The best way to learn any science, is to begin with a regular system, or a short and plain scheme of that science well drawn up into a narrow compass. --I. Watts. 2. Hence, the whole scheme of created things regarded as forming one complete plan of whole; the universe. ``The great system of the world.'' --Boyle. 3. Regular method or order; formal arrangement; plan; as, to have a system in one's business. 4. (Mus.) The collection of staves which form a full score. See Score, n. 5. (Biol.) An assemblage of parts or organs, either in animal or plant, essential to the performance of some particular function or functions which as a rule are of greater complexity than those manifested by a single organ; as, the capillary system, the muscular system, the digestive system, etc.; hence, the whole body as a functional unity. 6. (Zo["o]l.) One of the stellate or irregular clusters of intimately united zooids which are imbedded in, or scattered over, the surface of the common tissue of many compound ascidians. Block system, Conservative system, etc. See under Block, Conservative, etc.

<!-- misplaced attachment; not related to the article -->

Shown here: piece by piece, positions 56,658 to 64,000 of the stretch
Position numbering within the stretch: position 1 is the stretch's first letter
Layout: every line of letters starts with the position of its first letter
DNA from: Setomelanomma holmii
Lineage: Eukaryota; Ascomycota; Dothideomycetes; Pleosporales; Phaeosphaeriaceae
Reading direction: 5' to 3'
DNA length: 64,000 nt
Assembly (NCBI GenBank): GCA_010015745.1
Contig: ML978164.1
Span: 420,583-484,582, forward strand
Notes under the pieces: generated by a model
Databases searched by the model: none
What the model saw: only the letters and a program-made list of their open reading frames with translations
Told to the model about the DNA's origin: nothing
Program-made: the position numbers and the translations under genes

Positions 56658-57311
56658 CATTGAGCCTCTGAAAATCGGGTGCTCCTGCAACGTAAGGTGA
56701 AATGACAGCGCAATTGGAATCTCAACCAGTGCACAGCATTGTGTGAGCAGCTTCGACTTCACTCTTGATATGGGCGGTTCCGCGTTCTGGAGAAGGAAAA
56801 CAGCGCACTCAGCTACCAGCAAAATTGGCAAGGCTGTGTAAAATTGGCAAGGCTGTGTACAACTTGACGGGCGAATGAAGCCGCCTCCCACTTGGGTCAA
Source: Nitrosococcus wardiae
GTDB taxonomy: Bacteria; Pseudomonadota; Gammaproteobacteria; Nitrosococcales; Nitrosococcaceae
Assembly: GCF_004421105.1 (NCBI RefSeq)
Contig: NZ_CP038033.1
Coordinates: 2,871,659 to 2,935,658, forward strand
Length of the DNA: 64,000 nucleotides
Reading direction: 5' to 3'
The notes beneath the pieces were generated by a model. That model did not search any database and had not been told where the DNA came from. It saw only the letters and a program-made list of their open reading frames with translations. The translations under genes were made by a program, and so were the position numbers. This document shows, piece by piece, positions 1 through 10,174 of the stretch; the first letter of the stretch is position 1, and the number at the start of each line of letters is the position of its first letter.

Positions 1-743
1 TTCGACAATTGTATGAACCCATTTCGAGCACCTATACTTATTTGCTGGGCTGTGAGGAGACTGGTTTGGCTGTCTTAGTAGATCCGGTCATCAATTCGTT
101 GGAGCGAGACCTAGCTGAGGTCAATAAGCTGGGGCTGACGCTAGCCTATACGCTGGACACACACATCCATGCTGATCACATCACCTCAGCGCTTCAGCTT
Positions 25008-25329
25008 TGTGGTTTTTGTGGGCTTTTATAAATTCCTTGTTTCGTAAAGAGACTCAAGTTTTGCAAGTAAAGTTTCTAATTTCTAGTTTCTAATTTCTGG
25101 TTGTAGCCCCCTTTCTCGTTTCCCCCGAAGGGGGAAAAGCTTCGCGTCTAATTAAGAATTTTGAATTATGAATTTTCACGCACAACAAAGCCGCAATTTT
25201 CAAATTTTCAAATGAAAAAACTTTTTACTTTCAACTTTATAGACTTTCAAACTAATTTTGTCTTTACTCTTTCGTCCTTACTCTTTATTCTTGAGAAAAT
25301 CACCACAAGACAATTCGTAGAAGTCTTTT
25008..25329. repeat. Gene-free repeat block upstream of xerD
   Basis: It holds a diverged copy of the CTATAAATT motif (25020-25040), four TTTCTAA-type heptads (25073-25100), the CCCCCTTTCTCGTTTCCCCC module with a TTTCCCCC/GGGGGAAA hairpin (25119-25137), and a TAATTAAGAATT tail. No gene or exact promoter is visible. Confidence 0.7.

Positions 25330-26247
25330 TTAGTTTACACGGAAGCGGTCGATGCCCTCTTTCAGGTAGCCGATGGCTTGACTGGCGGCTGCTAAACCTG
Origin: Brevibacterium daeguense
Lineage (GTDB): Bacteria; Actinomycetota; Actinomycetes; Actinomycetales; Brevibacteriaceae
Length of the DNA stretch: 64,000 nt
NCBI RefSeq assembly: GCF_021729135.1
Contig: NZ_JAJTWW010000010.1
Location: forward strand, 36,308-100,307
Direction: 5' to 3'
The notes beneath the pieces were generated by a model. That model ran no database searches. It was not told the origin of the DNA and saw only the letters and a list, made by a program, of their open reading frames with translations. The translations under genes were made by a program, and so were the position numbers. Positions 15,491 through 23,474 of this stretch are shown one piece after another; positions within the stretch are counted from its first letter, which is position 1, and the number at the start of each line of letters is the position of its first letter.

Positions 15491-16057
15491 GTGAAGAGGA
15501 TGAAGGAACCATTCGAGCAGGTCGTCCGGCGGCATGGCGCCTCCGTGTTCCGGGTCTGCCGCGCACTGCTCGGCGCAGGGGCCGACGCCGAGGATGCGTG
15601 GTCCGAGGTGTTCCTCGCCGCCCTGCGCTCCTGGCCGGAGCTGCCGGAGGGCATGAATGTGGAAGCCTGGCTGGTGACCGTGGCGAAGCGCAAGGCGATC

2. Tending or disposed to maintain existing institutions; opposed to change or innovation. 3. Of or pertaining to a political party which favors the conservation of existing institutions and forms of government, as the Conservative party in England; -- contradistinguished from Liberal and Radical. We have always been conscientiously attached to what is called the Tory, and which might with more propriety be called the Conservative, party. --Quart. Rev. (1830). Conservative system (Mech.), a material system of such a nature that after the system has undergone any series of changes, and been brought back in any manner to its original state, the whole work done by external agents on the system is equal to the whole work done by the system overcoming external forces. --Clerk Maxwell.